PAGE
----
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Disclaimer:
The LAPDonline.org® website has made reasonable efforts to provide an accurate translation. However, no automated or computerized translation is perfect and is not intended to replace human or traditional translation methods. The official text is the English version of the LAPDonline.org® website. If any questions arise concerning the accuracy of the information presented by the translated version of the website, please refer to the English edition of the website, which is the official version.

 
Telemarketing Scams
 
 
Many legitimate companies sell their products or services through telemarketing by either calling consumers or advertising a number for consumers to call. Charities also use telemarketing techniques, unfortunately fraudulent telemarketers rob people every day, using phones as their weapons. The following are tips to help protect yourself from Telemarketing scams.

1. Know who you’re dealing with. If the company or charity is unfamiliar, check it out with your state or local consumer protection agency and the Better Business Bureau. Call the LAPD Police Commission if the charity involves law enforcement 800-339-6868.

2. Be aware that "no complaint" is no guarantee. Fraudulent operators open and close quickly, so the fact that no one has made a complaint yet doesn’t mean that the company or charity is legitimate. You still need to look for other danger signs of fraud.

3. Don’t believe promises of easy money. If someone claims that you can earn money with little or no work, get a loan or credit card even if you have bad credit or make money on an investment with little or no risk, it’s probably a scam. One should always remember, that an offer that sounds too good to be true, probably is.

4. Think twice before entering contests operated by unfamiliar companies. Fraudulent marketers sometimes use contest entry forms to identify potential victims.

5. Never pay to play. It’s illegal for a company to require you to buy something or pay a fee in order to win or claim a prize. Buying something doesn’t improve your chances of winning.

6. Resist pressure. Legitimate companies will be happy to send you detailed information and give you time to make a decision. It is probably a scam if the marketer demands that you act immediately or will not take "No" for an answer.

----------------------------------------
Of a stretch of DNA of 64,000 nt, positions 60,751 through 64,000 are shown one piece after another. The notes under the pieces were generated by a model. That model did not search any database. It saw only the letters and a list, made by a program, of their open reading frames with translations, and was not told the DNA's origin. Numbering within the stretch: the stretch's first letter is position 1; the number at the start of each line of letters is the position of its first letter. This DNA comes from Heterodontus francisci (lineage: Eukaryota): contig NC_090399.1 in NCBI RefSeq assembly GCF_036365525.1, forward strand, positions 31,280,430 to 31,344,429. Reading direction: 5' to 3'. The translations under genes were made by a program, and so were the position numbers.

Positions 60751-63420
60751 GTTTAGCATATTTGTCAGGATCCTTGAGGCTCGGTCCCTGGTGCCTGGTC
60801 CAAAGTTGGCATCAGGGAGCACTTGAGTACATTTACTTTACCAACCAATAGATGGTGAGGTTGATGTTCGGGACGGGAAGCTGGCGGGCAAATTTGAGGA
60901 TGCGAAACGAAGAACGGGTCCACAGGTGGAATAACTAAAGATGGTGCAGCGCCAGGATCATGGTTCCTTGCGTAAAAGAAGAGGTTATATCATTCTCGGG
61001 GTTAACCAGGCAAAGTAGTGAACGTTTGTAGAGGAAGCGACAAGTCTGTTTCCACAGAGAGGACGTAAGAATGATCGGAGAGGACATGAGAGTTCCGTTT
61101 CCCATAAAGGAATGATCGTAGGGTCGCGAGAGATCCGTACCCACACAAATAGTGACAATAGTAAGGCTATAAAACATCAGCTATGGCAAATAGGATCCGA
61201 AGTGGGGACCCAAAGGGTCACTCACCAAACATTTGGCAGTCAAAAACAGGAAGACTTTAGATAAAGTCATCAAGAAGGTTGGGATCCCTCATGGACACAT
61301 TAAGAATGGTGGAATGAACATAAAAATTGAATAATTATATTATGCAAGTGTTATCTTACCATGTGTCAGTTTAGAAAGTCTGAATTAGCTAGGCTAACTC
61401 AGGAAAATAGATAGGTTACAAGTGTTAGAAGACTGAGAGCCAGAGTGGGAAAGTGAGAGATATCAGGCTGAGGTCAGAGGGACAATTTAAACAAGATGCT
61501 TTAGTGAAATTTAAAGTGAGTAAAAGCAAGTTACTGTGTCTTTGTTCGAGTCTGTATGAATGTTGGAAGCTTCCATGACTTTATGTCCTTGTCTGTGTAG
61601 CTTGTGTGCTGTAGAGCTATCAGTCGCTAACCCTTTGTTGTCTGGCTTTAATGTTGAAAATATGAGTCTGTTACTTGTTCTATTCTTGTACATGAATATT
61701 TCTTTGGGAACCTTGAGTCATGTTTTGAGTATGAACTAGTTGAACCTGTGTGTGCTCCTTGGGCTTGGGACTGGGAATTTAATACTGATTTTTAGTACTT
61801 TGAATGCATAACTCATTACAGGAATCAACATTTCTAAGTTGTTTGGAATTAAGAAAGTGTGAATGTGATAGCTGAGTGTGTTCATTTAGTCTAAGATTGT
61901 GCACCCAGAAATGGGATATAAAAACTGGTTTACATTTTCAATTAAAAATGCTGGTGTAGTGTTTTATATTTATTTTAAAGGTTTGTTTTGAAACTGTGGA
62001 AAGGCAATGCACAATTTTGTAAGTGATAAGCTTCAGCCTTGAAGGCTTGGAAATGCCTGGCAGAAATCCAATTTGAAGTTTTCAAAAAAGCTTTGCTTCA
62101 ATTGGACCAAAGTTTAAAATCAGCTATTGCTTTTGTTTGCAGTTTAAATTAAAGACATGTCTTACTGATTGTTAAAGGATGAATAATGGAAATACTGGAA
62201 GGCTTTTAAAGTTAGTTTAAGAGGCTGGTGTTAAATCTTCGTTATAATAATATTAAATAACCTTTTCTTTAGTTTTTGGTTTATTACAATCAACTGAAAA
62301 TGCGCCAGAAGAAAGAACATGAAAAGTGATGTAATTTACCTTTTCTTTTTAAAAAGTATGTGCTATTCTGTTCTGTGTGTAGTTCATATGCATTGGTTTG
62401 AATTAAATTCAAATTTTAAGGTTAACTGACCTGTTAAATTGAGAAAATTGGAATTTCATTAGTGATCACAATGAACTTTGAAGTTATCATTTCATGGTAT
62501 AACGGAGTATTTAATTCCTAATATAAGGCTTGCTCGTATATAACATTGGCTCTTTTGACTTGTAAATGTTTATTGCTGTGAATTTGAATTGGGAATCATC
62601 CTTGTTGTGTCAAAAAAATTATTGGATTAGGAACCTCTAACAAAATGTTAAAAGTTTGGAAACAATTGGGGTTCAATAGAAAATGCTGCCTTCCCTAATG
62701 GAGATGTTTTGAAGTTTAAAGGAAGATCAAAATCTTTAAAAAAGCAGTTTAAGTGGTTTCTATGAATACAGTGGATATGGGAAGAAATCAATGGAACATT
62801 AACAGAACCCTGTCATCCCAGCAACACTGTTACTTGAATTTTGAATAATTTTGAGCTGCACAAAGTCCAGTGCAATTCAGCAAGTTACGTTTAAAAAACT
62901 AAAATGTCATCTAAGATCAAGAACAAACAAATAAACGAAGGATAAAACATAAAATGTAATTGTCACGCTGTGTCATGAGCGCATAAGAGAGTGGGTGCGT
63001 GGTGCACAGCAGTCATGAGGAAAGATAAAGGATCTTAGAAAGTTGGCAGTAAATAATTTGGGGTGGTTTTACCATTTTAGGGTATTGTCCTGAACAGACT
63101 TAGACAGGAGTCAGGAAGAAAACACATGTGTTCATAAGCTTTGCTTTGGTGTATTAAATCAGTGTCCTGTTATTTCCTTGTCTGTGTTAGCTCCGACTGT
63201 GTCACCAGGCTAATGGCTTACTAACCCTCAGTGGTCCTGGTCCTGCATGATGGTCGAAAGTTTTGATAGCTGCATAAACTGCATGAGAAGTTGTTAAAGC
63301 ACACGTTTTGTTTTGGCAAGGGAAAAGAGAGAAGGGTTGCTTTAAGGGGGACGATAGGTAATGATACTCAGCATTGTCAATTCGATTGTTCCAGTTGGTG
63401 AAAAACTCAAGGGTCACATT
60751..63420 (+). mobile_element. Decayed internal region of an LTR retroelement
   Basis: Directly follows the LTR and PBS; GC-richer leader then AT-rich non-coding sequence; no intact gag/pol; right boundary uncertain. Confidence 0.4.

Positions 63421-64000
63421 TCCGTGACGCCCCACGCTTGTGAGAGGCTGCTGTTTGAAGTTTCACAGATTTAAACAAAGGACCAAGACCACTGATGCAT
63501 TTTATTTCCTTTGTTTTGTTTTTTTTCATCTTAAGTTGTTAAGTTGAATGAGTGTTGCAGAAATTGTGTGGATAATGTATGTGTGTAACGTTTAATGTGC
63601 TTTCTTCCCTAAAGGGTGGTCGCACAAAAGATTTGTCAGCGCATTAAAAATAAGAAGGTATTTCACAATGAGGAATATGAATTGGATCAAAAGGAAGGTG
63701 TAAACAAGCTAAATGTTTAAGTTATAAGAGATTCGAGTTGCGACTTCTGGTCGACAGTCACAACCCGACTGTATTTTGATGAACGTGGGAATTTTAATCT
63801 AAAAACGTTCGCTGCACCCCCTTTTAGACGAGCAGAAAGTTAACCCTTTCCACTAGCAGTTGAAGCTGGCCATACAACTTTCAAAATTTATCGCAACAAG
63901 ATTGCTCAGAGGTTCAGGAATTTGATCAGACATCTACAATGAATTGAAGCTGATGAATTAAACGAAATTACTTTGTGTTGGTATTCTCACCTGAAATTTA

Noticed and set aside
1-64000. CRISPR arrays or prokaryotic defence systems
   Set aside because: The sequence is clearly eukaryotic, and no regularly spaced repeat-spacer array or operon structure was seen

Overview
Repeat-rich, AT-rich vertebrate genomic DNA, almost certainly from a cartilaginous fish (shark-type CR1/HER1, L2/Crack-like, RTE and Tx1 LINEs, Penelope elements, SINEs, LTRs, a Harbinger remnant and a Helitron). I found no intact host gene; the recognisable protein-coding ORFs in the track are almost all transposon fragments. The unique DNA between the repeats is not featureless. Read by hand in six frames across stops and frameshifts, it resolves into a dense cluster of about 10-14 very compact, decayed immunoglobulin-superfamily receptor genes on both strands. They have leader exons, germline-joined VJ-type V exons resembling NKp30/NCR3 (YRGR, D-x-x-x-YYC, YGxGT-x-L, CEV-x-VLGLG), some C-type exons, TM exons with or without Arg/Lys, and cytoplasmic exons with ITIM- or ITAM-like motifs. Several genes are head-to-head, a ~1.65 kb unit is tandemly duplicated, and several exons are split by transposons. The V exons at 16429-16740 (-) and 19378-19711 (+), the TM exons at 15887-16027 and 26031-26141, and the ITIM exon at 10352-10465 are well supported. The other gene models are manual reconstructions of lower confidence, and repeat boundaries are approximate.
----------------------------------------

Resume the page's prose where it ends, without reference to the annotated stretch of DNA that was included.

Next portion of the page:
7. Guard your personal information. Only provide your credit card or bank account number when you are actually paying for something. Do not give your social security number to a telemarketer.

8. Senior citizens are particularly vulnerable to scams that take advantage of people who live alone. Seniors need to be wary when dealing with salespersons, particularly over the phone.

9 .A common scam to be aware of is the "Canadian lottery scam". The potential victims are contacted over the phone and are told that they have won several million dollars in the Canadian lottery. However in order to receive the winning money, the victims are told that they need to pay taxes on the winning money, usually several thousand dollars. The victims are instructed to send cashiers checks to various post office box locations in either the United States or Canada, defrauding the victims of their money.

10. Use common sense and ask for names, addresses and call back phone numbers. If you feel suspicious simply hang up. If you are victimized contact the LAPD, Commercial Crimes Division, Fraud Section 213-485-3795 for advice and assistance.

Agencies to report telemarketing scams

California Department of Justice, Office of the Attorney General, Public inquiring Unit
916-322-3360, 800-952-5225.

Federal Trade Commission
415-356-5270, 310-824-4300

California Department of Corporations
800-347-6995

Commodity Futures Trading Commission
310-235-6783

California Department of Consumer Affairs
800-952-5210

United States Postal Service
800-275-8777

Los Angeles Police Department
Commercial Crimes Division, Fraud Section
for general information. 213-486-6630

see also: Telemarketing Fraud [PDF]
 
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